The deck’s dazzling colour reproduction also helps deliver the necessary wow factor, best demonstrated during the kaleidoscopic Quidditch World Cup sequence, where the bright costumes, flags and lights inside the CG stadium look crisp and vibrant. Subtle colours like skin tones are also adeptly handled, rounding off a superb hi-def picture performance.
As a DVD upscaler, the HD-EP30 is impressive if not perfect. Cranked up to 1080p, ”Spider-Man 2’s” detail and colour levels are high, generating a picture that’s solid and sharp enough to fool casual onlookers into thinking it’s hi-def – but there are some jaggies and areas of pixel noise that slightly compromise the overall clarity.
If you want to take advantage of Dolby True HD or Dolby Digital Plus soundtracks, then you’ll need an amp with HDMI input and support for LPCM signals. But those of you without the necessary hardware rest assured that the deck offers superb Dolby Digital and DTS playback through a decent home cinema system, while two-channel playback of CDs sounds lively and musical.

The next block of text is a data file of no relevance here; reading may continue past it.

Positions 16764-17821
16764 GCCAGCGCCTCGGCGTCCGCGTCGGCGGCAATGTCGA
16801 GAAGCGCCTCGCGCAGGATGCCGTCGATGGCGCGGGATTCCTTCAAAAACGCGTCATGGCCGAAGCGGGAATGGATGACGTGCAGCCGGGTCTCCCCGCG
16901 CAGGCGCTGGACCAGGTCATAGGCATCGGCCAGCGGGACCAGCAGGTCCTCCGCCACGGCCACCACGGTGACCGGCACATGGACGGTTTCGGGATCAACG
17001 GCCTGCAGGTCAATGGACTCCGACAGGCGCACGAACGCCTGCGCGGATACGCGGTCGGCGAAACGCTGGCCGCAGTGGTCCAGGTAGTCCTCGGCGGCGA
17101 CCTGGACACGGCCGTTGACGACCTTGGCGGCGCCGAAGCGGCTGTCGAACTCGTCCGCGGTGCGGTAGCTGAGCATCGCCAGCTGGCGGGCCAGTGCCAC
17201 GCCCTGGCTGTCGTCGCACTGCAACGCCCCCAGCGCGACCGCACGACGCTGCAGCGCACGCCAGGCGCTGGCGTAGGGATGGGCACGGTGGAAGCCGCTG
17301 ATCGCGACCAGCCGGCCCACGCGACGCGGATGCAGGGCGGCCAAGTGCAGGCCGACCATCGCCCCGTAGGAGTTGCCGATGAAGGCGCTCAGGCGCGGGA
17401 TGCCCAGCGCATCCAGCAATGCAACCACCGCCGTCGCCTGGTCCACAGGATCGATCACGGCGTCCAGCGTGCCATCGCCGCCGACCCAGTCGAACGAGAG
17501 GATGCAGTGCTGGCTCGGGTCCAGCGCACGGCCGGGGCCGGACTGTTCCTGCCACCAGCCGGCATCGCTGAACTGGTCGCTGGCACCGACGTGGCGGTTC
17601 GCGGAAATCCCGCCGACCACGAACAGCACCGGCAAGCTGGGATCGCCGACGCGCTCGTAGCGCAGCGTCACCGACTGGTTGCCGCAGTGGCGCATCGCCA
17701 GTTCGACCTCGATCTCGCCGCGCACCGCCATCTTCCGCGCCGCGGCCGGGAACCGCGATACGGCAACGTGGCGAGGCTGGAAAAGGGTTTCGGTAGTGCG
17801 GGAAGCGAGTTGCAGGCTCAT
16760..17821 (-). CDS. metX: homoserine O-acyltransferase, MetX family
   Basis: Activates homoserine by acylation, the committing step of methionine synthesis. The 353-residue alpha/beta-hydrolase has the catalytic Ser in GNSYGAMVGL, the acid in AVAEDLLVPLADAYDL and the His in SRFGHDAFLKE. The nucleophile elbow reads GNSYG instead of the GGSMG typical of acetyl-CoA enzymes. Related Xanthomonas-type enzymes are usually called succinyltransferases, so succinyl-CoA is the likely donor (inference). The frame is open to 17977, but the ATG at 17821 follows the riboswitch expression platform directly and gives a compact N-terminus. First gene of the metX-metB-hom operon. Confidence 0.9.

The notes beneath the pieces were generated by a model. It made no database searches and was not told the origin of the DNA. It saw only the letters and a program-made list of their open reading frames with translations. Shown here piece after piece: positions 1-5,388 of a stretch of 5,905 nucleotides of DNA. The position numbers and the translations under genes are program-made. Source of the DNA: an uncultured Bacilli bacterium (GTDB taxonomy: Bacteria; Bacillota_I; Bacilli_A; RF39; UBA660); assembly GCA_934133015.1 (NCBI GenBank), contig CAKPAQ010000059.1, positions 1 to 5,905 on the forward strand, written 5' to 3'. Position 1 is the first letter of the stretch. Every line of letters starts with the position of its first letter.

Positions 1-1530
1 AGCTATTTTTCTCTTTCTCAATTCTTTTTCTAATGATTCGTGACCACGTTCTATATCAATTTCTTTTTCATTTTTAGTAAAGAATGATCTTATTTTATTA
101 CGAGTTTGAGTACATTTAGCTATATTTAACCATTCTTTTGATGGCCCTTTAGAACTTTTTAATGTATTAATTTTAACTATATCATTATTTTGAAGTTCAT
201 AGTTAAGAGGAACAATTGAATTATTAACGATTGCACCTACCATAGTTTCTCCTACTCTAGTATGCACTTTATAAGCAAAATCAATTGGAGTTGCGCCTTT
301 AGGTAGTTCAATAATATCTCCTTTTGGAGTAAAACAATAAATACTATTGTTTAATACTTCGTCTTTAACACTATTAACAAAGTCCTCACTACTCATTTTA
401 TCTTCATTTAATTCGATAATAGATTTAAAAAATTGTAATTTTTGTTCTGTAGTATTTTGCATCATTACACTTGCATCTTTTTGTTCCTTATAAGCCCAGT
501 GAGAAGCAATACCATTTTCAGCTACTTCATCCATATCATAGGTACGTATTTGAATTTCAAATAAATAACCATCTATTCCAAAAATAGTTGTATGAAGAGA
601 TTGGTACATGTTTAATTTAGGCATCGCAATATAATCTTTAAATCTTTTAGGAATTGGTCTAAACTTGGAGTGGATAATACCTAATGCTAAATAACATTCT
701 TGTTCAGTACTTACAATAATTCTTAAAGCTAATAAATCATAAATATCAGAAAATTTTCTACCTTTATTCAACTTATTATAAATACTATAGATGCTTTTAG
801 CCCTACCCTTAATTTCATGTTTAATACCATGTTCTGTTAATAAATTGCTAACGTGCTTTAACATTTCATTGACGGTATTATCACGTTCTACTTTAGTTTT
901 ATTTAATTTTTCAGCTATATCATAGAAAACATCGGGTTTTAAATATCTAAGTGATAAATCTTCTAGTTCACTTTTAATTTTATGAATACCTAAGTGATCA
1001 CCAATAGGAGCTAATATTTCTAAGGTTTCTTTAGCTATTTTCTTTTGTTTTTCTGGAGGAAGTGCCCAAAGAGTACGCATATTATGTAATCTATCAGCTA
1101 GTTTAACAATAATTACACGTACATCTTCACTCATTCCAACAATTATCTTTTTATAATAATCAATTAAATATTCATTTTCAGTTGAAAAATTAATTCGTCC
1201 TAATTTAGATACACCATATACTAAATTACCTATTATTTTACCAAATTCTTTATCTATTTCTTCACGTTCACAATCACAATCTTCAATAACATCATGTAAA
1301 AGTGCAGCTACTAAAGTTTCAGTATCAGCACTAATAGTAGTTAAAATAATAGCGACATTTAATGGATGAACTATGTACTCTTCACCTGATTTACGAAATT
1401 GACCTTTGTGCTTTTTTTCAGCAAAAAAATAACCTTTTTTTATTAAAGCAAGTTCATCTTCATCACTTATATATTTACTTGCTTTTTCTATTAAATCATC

There’s no question that the HD-EP30 represents superb value for money, boasting a killer feature list and awesome hi-def picture quality for around the £200 mark. The only question is whether you should opt for the pricier HD-EP35 or hold out for one of the forthcoming Profile 1.1 Blu-ray decks.
To be honest we don’t think there’s much call for Deep Color or HD audio bitstream output at present due to the dearth of compatible hardware, leaving 5.1 analogue output as the only real advantage of buying the HD-EP35 (besides any performance improvements it may offer).
And waiting for a Blu-ray Profile 1.1 player could be pointless, as the new specifications add nothing that you can’t already find on the HD-EP30. In fact, a LAN/Internet connection still isn’t mandatory! What’s more, none of these new Blu-ray decks is likely be half as affordable as the HD-EP30 – all of which makes Toshiba’s deck a much better bet.
Score in detail
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